And if you thought that was enough viral stunts for one album, you’re sorely underestimating this very online genius.
There was the fake apology video for the sneaker snafu…that was actually a promo for the “Montero” music video and the various versions of the song that he dropped on Twitter: the one that sounded like you were listening to the song from the bathroom of a club (title: MONTERO but ur in the bathroom of hell while lil nas is giving satan a lap dance in the other room), one where Lil Nas X is silent the entire time, and the song reworked as a lofi tune (title: but it’s lofi and something you can study to lol).
Then there was the faux pregnancy (in order to troll Drake and his Certified Lover Boy album art, created by Damien Hirst) with the birth being the actual arrival of Montero. There was also a series of billboards that poked fun at Lil Nas X’s most homophobic and conservative critics and The Montero Show, a YouTube parody talk-show in which the singer played both the talk show host and the guest in order to parody basically his entire career.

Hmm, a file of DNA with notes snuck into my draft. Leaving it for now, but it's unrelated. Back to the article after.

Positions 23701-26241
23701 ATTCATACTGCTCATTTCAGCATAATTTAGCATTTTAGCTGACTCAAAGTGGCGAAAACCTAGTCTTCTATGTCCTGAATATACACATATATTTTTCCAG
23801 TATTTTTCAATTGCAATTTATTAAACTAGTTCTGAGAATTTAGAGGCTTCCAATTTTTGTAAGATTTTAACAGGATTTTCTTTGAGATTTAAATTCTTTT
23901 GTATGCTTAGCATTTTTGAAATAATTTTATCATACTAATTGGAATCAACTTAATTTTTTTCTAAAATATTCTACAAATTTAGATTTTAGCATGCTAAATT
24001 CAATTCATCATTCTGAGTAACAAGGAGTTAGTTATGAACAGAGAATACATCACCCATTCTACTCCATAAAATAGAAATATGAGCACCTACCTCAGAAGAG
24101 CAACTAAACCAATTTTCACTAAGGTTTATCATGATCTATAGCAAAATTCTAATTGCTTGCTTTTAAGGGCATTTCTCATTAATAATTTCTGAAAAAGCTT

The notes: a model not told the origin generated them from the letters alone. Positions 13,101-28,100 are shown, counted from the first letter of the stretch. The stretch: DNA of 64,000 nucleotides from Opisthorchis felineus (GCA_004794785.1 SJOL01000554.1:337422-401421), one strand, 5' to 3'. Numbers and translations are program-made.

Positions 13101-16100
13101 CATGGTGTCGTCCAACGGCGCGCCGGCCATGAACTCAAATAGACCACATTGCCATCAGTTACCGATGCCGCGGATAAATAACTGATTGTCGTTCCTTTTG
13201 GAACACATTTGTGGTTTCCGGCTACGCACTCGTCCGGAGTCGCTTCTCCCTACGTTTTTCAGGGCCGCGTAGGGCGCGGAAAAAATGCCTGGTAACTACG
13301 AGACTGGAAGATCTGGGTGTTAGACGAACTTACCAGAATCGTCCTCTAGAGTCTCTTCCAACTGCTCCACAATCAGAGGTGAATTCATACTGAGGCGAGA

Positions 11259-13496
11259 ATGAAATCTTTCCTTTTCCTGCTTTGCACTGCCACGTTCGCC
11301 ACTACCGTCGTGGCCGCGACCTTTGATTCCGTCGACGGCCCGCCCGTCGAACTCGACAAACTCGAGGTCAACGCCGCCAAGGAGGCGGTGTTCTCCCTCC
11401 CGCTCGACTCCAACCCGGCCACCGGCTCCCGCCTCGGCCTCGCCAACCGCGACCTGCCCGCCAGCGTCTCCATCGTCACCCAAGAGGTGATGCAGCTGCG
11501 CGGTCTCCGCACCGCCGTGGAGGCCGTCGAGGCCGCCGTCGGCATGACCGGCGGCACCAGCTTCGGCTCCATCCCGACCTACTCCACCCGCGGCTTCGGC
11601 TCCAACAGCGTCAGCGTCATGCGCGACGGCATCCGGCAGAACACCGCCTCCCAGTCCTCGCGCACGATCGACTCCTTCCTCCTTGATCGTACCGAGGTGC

From new takes on old school marketing tactics and ingenious use of nearly every social media platform, Lil Nas X has surpassed being just an artist to watch. He’s an artist who is charting a new course in the music industry, mostly because his viral moments feel genuine and in touch with what music listeners want today—and he’s delivering a full 360 immersive experience. The devil might work hard, but Lil Nas X works harder.Let’s Talk